May 7, 2019 Update: Tyson plans to begin market testing their plant-based protein this summer and then ramp up “on a much larger scale” this fall, per Tyson CEO and president Noel White during Tyson’s second-quarter earnings call.
Until recently, Tyson held a 6.5 percent stake in Beyond Meat. They sold their stake in advance of Beyond Meat’s IPO, reportedly not wanting to be both an investor and a competitor.
On Tyson’s first-quarter earnings call, Tyson CEO Noel White announced that Tyson will be launching its own animal-free protein products before the end of the year. Yes, the largest meat producer in the United States—and second largest in the world—is developing "great tasting protein alternatives that are more accessible for everyone."
Tyson will announce more details in the coming weeks. White said after the call, "What I was signaling today is that it is coming. And we will do it in a significant way."
Among industry incumbents, Tyson has been a vanguard in embracing opportunities in the exploding plant-based market sector. (U.S. retail sales of plant-based meats grew 23% last year.) Their venture capital arm, Tyson Ventures, has invested in Beyond Meat twice and in cell-based meat companies Memphis Meats and Future Meat Technologies.
Now, Tyson is diving headfirst into the burgeoning slaughter-free meat market with its own line of proteins-sans-animal.
We are thrilled.
Through their branding, distribution, and infrastructure, the industry leaders for conventional animal products have huge potential to accelerate the consumer shift to more sustainable food choices.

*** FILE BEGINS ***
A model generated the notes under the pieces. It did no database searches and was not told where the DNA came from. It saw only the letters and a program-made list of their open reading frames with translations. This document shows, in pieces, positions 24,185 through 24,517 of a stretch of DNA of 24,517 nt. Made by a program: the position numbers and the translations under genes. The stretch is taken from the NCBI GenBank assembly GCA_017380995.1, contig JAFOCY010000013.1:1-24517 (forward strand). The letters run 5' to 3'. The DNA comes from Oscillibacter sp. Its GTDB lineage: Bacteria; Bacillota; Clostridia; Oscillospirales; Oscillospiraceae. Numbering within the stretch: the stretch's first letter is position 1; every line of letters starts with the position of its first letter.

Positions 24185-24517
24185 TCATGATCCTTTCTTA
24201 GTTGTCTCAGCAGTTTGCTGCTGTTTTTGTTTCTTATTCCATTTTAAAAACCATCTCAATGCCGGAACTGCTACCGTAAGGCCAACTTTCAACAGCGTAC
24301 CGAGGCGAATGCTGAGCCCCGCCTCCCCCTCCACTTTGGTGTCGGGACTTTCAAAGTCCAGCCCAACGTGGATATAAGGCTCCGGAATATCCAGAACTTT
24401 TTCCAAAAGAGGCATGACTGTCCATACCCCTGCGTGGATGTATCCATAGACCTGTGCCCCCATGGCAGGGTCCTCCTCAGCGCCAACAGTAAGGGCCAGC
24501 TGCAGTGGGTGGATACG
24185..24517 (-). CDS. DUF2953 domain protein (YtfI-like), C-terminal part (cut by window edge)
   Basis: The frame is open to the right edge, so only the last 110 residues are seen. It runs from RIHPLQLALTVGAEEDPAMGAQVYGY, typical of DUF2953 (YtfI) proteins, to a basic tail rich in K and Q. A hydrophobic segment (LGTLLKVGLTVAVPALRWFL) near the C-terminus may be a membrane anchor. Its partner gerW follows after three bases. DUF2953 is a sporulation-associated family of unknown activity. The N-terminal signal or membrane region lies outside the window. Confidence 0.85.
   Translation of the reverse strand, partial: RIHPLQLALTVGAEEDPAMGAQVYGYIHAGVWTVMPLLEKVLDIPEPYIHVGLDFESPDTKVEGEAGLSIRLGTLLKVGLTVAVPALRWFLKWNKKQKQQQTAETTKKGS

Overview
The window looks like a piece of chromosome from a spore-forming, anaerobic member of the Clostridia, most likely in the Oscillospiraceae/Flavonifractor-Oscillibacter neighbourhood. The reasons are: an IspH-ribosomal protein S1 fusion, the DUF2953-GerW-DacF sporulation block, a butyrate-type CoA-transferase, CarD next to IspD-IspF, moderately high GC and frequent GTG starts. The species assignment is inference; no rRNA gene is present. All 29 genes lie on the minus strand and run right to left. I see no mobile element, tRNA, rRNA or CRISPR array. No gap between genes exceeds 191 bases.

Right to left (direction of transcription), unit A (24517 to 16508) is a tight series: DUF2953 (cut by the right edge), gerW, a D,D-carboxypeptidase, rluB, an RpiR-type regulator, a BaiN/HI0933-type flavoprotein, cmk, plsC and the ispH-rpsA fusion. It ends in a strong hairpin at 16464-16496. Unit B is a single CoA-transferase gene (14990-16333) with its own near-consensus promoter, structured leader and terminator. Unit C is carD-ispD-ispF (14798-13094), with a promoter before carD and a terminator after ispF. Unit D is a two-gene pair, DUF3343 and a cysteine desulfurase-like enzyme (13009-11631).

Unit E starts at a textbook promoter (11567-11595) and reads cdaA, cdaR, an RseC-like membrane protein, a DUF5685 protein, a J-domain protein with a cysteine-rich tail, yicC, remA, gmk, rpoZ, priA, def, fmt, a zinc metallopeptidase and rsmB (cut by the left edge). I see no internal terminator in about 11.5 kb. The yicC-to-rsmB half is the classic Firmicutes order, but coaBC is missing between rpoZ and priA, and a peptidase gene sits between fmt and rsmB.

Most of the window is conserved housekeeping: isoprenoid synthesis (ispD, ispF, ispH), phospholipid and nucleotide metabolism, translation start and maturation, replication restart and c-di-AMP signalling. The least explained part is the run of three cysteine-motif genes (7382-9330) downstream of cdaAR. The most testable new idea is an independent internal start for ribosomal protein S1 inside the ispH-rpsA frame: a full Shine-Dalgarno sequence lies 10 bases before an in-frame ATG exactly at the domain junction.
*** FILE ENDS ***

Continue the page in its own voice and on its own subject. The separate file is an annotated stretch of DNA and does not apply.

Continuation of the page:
As more and more titans of the meat industry pursue opportunities in the rapidly growing market for plant-based products, some plant-based consumers inevitably voice concerns about the blurring of the lines between these market sectors. But the momentum behind plant-based meat innovation is not about providing more vegan options to vegans. It’s about reaching flexitarians.
That’s what is moving the needle for the market and for our food system. The involvement of industry incumbents is crucial for meeting and building market demand.
Consider that every time Ben and Jerry’s launches a new dairy-free ice cream flavor, the brand’s star power and expansive reach are harnessed in service of a better choice. It’s an obvious win. (And never seems to be controversial.)
In parallel, it is better to have Tyson—which sells more meat to more Americans than any other company—leverage its resources to drive rather than resist the momentum of plant-based and cell-based innovation. Tyson’s announcement means that:
- More people will have access to affordable, craveable animal-free protein;
- People who know, trust, and already purchase Tyson products will be more likely to try animal-free protein;
- Other big food companies and investors will take note, which will help to grow the animal-free meat market even more.
Industry incumbents can fight change or lead innovation. Tyson’s got the right idea. We’re excited to see others follow suit.